Hip hop: an international tour

Give hip-hop credit. It’s an international affair. Looking at a globe, it’s at times impossible to point to a country that doesn’t have a rap industry. Why is that? Probably because the issues explored in rap are so universal. No matter where one lives, there’s bound to be police brutality or some sort of abuse of state power.

Ivy QueenSo much hype surrounds Lil Kim, Foxy Brown and Sarai, but you have not heard anything until you’ve jammed to this Boriqua artist whose bold, self-asserting—at times man-hating lyrics—has earned her the approval of female fans everywhere. Her album En Mi Imperio ranks among her best, followed closely by her latest Diva and 1999s Original Rude Girl, the title of which pretty much sums her up!Close Call(s): Enemigo, Orishas

MC SolaarThis Frenchman of Senegalese descent could have been an R&B singer, with the right training, considering how Godiva-chocolate smooth his voice can be. But, he chose to rap, and lucky us. Solaars cynical, risky verses coordinate well with the eclectic beats often found from his albums, the most stellar one being Prose Combat. His latest Mach 6 only serves to show that he’s as great as an influence as ever.Close Call(s): Minilik, Iam, Akenaton

Ms. DynamiteDirectly from Britain, this raptress has often been compared to Lauryn Hill, but clearly she has an identity of her own. She attacks mainstream rap for its materialism and sadomasochism in a way National Political Congress of Black Women Dolores Rucker never could. In one single, It Takes More she raps: Now who gives a damn/About the ice on your hands?/If its not too complex/Tell me how many Africans died/For the baguettes on your Rolex? Her advice to females: Real women ain’t sexing for no mans dough/Real women work hard to make the dough.Close Call(s): London Posse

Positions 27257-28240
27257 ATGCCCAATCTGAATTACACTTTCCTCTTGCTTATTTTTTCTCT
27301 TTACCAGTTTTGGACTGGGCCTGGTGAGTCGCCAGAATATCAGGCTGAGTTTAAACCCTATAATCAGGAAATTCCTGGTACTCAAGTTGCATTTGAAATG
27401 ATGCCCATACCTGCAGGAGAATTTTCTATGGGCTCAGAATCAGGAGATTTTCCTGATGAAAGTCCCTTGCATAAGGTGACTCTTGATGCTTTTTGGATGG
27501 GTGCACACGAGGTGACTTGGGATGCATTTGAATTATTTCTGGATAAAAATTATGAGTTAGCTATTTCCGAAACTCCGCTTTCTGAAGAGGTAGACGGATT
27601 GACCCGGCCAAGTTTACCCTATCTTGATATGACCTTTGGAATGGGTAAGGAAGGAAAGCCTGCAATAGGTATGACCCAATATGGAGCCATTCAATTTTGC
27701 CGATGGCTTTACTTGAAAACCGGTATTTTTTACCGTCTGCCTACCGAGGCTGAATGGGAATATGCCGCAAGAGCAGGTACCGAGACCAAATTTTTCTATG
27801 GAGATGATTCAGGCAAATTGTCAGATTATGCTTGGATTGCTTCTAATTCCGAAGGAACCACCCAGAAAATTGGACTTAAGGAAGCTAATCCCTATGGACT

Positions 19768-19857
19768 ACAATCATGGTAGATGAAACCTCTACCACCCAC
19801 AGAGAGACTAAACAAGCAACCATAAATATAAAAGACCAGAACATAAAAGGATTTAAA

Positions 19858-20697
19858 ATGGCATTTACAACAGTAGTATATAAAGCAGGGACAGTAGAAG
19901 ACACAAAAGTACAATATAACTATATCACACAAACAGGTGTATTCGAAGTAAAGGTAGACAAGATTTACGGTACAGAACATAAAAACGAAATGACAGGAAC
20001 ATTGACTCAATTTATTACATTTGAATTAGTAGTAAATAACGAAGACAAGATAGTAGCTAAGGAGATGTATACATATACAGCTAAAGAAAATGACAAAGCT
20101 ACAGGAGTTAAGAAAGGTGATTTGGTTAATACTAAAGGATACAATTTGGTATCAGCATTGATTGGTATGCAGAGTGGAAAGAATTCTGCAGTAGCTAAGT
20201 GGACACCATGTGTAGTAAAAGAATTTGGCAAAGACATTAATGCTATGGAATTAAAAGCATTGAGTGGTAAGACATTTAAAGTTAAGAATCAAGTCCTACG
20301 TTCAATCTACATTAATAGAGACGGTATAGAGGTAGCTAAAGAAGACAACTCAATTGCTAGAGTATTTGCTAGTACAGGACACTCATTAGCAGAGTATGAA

Die Fantastischen VierTheir 1995 almost all-German albums Lausch gifts four English songs (Popular, Love Sucks, Hey Baby, On the Next Album) did little to make DFV popular in the States. But no matter: they can spit out rhymes (or what sounds like rhymes) as if they’re in a rapping fest with their lives on the line if they lose.Close Call(s): Teku

LiroyIt’s hard to fathom it, but Poland has a hip-hop community too. Liroy rates as one of the most popular ones. He sounds particularly enraged on the track Jaki Ojciec Taki Syn, on his self-titled album, but who knows what hes saying. But in hip hop rap, language understanding doesnt really matter. Its delivery, the range of emotions that can be felt that is significant and Liroy delivers that.Close Call(s): Grammatik, Kaliber 44, Fisz